Hay Festival is celebrating their 25th anniversary this year. If you have never been, you are missing out on the best literary festival. Hay is set in a quaint little town in Wales called Hay-on-Wye and is sponsored by Telegraph Books. I’ve only had the honor of going the past 3 years and I still kick myself for not going sooner.
Each year, the line up grows with bigger and bigger names, but the ethos stays the same. Everyone is invited (both authors and participants), regardless of your background. Literary festivals have a stigma attached (right or wrong) that only scholars with patches on elbows should attend. This breaks all stereotypes. For one, patches are often replaced with mac and wellies.
First event was on Friday when Charlotte and I went to HayFestival to see Michael Morpurgo. This was a delicate subject as Charlotte really didn’t want to go as she read Morpurgo at 5 was put off by his descriptive emotional scene. Although she liked the play War Horse, she refused to read the book. Even at school, she wouldn’t read his books. I knew I had to change that and knew/hoped seeing him would make a difference. And it did.
We saw Michael twice on the day, one event which was free as long as you showed your library card as Michael and everyone at Hay are HUGE Libraries supporters. After the event there was even a collection for libraries. There were many passionate pleas from Michael related to the importance of saving libraries. ‘Closing 600 libraries – slashing a child’s right to education… HOW DARE THEY!’
“Close down a library and you cut children off from the oxygen of enlightenment.”
After the first event, Charlotte was able to meet him. This was a changing moment for Charlotte as she promptly went to the book shop and bought one of his books. We then heard him talk again when he was in conversation with his biographer and Peter Florence. This was a very touching event in which you learned more about the author, at some points you felt you were learning things with him.
We left Day One at Hay on a huge positive, and couldn’t wait for Day Two.
Unfortunately, Charlotte wasn’t well so I went to HayFestival on my own. However, you’re never really alone at HayFestival. I first went to Sky Book Show with guest Boris Johnson, Hilary Mantel and Tim Minchin (one show alone). Tim Minchin sung ‘When I Grow Up’ from Matilda and I found myself (never hearing it before) foot tapping along and wanting to immediately download the album. For me, Tim Minchin’s brilliance was highlighted when he spoke of the honest thoughts his wife had when he was asked to work on Matilda. His wife said something along the lines of ‘Couldn’t they get a real composer to do it?’ He referred to his lack of degree and the feeling of insecurity on talking on a subject when others are better. Think there are a lot of people (myself included) that can relate to that feeling. I didn’t ‘get’ Tim Minchin before, but I do now.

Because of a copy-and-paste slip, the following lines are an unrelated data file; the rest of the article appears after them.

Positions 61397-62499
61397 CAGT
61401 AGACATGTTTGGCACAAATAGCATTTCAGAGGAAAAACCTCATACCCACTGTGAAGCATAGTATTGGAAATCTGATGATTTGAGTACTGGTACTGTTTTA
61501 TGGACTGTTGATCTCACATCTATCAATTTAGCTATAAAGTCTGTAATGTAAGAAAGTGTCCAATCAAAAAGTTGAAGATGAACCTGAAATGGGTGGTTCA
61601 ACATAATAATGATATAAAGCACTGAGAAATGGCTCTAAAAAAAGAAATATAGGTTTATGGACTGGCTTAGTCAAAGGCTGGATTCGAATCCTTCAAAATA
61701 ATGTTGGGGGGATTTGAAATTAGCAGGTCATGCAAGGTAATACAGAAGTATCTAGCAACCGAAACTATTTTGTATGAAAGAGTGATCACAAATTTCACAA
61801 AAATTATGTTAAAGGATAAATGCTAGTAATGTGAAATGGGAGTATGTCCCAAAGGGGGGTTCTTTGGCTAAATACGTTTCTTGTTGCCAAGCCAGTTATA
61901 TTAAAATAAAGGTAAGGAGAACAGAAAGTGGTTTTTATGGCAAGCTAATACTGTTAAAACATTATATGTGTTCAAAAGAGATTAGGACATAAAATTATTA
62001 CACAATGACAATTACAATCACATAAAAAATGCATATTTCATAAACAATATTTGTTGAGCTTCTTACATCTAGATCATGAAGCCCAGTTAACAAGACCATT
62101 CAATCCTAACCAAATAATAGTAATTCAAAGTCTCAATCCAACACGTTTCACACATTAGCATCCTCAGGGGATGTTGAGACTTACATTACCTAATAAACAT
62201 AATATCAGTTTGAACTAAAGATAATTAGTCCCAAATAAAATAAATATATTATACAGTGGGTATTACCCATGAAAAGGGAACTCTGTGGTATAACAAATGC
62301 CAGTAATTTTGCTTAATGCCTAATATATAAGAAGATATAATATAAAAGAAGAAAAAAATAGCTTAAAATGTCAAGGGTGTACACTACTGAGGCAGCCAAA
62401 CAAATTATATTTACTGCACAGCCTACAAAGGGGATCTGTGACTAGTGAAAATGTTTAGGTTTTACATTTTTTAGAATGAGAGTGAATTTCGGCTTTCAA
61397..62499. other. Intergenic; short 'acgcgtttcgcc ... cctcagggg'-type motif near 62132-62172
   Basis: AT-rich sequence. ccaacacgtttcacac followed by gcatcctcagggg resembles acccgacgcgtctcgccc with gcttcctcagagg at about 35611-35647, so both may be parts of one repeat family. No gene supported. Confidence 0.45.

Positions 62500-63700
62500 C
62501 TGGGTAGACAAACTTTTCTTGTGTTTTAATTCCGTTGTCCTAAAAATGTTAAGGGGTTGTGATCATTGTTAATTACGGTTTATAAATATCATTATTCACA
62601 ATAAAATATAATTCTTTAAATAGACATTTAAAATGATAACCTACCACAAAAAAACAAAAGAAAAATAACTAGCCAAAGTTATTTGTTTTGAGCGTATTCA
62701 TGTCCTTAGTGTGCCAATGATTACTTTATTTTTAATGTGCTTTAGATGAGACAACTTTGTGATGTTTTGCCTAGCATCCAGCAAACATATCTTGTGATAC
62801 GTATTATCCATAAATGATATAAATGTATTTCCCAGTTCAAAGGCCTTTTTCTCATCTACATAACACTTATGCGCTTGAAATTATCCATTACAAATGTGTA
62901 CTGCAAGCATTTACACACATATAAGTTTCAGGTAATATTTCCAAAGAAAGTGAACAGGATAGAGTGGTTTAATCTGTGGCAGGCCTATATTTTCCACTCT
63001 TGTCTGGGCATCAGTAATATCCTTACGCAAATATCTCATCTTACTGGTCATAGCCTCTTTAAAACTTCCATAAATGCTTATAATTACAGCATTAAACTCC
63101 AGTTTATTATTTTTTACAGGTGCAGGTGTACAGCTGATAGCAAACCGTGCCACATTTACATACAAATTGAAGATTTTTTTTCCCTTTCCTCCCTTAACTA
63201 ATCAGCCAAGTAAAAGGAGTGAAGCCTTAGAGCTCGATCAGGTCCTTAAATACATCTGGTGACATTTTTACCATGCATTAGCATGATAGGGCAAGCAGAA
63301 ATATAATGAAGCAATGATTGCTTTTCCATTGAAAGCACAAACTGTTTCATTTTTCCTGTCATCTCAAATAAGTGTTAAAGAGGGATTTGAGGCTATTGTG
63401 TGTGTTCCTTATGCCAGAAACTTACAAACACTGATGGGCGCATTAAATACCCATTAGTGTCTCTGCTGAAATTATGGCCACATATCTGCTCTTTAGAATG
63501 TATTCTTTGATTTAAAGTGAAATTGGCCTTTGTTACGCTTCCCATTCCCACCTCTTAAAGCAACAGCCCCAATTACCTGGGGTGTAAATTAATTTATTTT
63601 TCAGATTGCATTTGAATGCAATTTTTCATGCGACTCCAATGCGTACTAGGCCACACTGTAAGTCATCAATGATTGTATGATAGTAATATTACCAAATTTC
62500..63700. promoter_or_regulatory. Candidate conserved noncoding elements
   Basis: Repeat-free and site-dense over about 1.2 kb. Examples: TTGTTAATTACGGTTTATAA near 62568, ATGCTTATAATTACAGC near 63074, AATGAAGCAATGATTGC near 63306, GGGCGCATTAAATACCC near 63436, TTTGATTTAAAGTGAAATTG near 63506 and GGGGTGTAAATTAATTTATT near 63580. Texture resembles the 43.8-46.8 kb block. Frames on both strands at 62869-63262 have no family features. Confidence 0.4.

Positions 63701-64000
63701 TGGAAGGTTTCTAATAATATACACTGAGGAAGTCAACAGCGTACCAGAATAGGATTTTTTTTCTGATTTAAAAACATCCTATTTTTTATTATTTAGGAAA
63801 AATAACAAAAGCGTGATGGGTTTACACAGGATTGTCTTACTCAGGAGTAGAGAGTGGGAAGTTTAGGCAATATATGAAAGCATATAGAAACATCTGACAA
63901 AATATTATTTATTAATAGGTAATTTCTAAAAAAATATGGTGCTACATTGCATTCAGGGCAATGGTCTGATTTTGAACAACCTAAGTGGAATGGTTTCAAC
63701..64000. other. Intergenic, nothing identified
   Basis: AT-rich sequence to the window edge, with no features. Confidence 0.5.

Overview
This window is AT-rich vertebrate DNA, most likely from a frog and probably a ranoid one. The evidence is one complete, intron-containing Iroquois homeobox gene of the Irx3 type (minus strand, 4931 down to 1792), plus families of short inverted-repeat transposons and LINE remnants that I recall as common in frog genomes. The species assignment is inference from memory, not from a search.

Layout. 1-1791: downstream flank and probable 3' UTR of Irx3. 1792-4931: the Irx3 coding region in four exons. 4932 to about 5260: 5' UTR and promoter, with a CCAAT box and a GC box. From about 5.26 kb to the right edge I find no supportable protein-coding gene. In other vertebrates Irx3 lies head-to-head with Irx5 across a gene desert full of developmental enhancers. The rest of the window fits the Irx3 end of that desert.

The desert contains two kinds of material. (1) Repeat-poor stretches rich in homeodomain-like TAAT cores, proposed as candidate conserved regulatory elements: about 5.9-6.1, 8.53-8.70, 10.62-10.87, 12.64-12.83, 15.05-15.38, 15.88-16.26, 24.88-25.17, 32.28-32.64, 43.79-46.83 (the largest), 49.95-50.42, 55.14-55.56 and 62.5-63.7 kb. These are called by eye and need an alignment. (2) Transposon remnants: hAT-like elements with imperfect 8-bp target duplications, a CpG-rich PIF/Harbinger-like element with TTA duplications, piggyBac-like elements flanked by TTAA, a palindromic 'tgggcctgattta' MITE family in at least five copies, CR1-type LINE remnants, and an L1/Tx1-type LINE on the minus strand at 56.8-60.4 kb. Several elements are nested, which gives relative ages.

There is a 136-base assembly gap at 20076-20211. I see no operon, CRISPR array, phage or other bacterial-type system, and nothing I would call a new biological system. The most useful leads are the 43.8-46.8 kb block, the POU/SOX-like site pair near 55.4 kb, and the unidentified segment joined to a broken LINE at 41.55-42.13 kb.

I then went to hear Hilary Mantel (who I’ve shamelessly never read) talk about her books. This is one of the brilliant aspects of Hay Festival, although I avoided Wolf Hall because it was history related (history and I don’t get along) I’m now thirsting to read it as listening to her made me realize I judged the book by the cover. She was asked about her feelings about one particular character and she simply replied:
‘The important thing to remember is the characters don’t know how the book ends.’~ Hilary Mantel
During the conversation with Peter Florence, the audience were allowed to ask questions.
Question: If Cromwell was alive today what would he be doing?
Hilary Mantel: He’d be a banker. (We’re in Barclays Pavilion!)
After listening to Hilary, I quickly made my way to listen to Boris Johnson talk. Talk about two different ends of the spectrum. While Hilary was interesting to listen to on one level, Boris was interesting to listen to on a different level. You sat there never knowing where his conversation was going to take you. You almost felt sorry for his advisors, they must be on edge at all times. Boris reminds me a lot of George W. Bush. Boris-ism were unlimited in his talk. Too many to record really! Boris was there to talk about his new book Johnson’s of London.
When asked if he has Prime Minister goals, Boris Johnson replied ‘It’s about as realistic as being decapitated by a Frisbee.’
When asked his thoughts on Greece, he (controversy) stated that Greece should pull out of the Euro now.
In between the shows, I noticed Oliver Jeffers was drawing on a big mural. I went over to have a look and met up with Rose (Bookeating_Girl) who I follow on twitter but never met. She was with Oliver and explained the mural was being created to be donated to raise money for Hay Festival charity. When I went over, it was Axel Scheffler adding a Gruffalo to a Huey (yes, it was as surreal as it sounds). Basically, they were trying to round up authors/illustrators to create a Huey (related to Oliver’s new book). I happened to see Pete Lord Aardman while I was in the bookshop and asked him to take part. Where else, other than Hay Festival, could you go up to Pete Lord Aardman and randomly ask a strange request? (Don’t answer than…)